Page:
The Iron Claw: The Impossible Task of Adapting Wrestling’s Most Tragic Family

Dustin Waters
Dustin Waters is a writer from Macon, Ga, currently living in D.C. After years as a beat reporter in the Lowcountry, he now focuses his time on historical oddities, trashy movies, and the merits of professional wrestling.

Content Warning: This post discusses suicide

It’s ironic that a film featuring the absurdly muscular physiques of Zac Efron and Jeremy Allen White is so bare bones. And that seems somewhat intentional.

As an adaptation of the real-life tragedies that befell professional wrestling’s Von Erich family in the ’80s and early ’90s, The Iron Claw is a film forced to pare back some major facts. Some of this is possibly due to requests from the surviving family members. But a bulk of it is likely due to structure required in crafting a film. 

For a bit of background, the Von Erichs were Texas wrestling royalty during the sport’s territory days. Father Fritz Von Erich adopted the last name during his days as a Nazi heel character in the ring. This is the first of many facts glossed over in the film, but could be attributed to the filmmakers not trusting general audiences to differentiate between in-ring gimmicks and real-world ideologies. Not that there have been any shortage of popular wrestlers who aligned a little too closely with their villainous in-ring personas. 

The Iron Claw shows Fritz as father to only five sons. We’ll get to the missing Von Erich brother a little later. 

Much of The Iron Claw and what is known as the Von Erich curse takes place between 1984 and 1993. The film does mention the death of the first Von Erich brother, who passed away in 1959 at the age of six. In the film, Efron’s Kevin Von Erich describes the death in vague terms in a moment of bittersweet connection with his future wife, Pam, played by Lily James. 

The full details of the accident that led to the death are likely omitted to avoid distracting from a tender scene between the film’s primary romantic leads. Already you can see how the film adaptation of the family’s story is forcing a change. Not for any dubious reasons. But simply because life is always much bigger than whatever medium you’re trying to squeeze it into.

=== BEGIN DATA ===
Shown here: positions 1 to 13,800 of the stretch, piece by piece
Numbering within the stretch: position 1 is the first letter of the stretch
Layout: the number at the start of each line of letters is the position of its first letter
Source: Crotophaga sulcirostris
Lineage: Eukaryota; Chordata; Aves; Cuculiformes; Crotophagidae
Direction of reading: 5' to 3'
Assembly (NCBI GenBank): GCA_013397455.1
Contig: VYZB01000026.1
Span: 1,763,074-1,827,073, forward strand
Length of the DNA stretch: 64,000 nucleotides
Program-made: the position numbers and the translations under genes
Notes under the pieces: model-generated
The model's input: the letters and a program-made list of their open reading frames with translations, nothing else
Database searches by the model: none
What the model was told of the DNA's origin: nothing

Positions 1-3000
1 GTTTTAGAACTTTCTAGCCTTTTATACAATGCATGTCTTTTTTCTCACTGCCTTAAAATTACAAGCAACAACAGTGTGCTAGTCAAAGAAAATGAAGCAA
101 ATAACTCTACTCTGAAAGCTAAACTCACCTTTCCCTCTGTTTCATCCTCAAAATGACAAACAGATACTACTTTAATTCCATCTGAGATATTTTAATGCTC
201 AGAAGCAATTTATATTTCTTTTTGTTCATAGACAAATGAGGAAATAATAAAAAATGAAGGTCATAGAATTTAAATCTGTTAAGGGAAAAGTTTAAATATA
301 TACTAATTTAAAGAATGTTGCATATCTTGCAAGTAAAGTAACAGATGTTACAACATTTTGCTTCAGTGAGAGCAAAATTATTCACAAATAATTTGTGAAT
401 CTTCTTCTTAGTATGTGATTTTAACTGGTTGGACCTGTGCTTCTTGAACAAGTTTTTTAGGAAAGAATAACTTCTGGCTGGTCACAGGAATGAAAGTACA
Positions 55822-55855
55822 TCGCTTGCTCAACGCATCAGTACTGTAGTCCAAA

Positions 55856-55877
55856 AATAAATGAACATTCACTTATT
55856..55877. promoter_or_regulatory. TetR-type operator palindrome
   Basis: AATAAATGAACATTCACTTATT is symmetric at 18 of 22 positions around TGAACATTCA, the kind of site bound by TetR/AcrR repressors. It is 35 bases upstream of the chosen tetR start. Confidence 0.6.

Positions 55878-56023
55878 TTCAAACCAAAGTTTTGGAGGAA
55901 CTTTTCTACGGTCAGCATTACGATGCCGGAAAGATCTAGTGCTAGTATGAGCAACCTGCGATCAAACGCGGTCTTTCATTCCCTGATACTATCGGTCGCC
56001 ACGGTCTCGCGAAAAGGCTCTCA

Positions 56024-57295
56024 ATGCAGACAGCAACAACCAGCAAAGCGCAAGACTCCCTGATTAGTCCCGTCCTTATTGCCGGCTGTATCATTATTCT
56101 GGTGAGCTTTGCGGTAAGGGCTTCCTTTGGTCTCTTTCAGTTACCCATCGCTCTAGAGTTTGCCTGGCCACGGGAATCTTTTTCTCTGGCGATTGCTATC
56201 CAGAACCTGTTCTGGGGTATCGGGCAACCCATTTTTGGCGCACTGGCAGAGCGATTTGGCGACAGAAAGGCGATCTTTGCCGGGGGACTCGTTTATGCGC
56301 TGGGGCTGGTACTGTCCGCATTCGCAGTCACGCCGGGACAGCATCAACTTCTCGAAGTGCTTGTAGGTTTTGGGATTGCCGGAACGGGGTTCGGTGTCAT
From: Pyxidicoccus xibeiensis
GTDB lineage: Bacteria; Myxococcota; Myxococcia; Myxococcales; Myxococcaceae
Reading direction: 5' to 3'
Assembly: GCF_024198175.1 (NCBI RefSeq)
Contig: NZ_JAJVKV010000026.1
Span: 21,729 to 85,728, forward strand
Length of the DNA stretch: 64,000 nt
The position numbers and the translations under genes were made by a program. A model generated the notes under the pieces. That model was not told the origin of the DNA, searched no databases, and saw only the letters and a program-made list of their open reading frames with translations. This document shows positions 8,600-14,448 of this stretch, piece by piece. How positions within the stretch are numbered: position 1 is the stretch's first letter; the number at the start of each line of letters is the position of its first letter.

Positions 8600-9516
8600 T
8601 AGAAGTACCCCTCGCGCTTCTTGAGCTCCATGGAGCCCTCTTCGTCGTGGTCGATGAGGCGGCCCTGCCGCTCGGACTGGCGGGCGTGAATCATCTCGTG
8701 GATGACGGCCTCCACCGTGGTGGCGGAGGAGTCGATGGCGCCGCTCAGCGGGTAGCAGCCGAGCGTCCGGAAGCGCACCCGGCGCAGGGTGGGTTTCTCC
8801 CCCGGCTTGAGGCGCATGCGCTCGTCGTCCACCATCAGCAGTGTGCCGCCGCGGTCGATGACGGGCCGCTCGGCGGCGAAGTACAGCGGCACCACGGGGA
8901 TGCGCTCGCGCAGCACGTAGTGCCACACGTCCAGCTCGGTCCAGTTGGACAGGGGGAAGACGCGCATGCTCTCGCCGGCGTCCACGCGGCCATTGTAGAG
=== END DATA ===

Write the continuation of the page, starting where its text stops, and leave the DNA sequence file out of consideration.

Much of the tension in The Iron Claw comes from Fritz’s unrelenting and borderline abusive pressure for his sons to pursue the level of in-ring success that eluded him. This quest first lays claim to David Von Erich (Harris Dickinson), who is said to have died in the film due to a ruptured intestine while wrestling overseas in Japan. Allegations of foul play surrounding David’s death in 1984 have lingered, but here the family’s side of the story and the film align. 

In the film, David’s death is followed by those of his brothers Mike (Stanley Simons) and Kerry (Jeremy Allen White). Mike, seen in the film as the sensitive Von Erich brother more interested in music than wrestling, is pressured into the family business to fill the void left by David. 

Injuries in the ring and complications due to shoulder surgery caused Mike’s body temperature to skyrocket and led to toxic shock syndrome. Gaunt and seemingly affected by damage to his brain, Mike overdoses on sleeping pills. The film shows his body discovered nearby the family’s ranch. Similarly, Kerry Von Erich also kills himself on the family ranch, this time as a result of a self-inflicted gunshot wound. 

But between these two tragic deaths depicted in The Iron Claw, another was left out. There was Chris Von Erich, the youngest and smallest of the brothers. Despite his desire to pursue an in-ring career like his brothers, Chris struggled to find success due to health issues and small stature. 

Just as his brother Kerry would do two years later, Chris died of a self-inflicted gunshot wound on the family’s ranch. But why would he be excluded from the film based on the Von Erich curse entirely?

As was confirmed by filmmaker Sean Durkin, the film simply could not sustain itself through another nearly identical tragedy. Moviegoers aren’t going to accept seeing Zac Efron as the last-surviving brother discover the dead body of another one of his siblings on the farm where they grew up together. 

It’s at this point that the true-life tragedy of the Von Erichs becomes so grimly routine that any right-minded viewer would likely reject it. Or at the very least feel hit over the head by its unrelenting grimness. The truth is just too sad and repetitive to fit neatly into something like a film where there are rules. 

So the next time you’re watching a movie “based on a true story” or those YouTube videos with titles like “10 Things The Iron Claw Got Right and Wrong,” don’t think about what parts of the truth are missing or changed. Instead ask yourself why. And think about all the other ways the real world is remolded when we place it into our various branches of fiction. 

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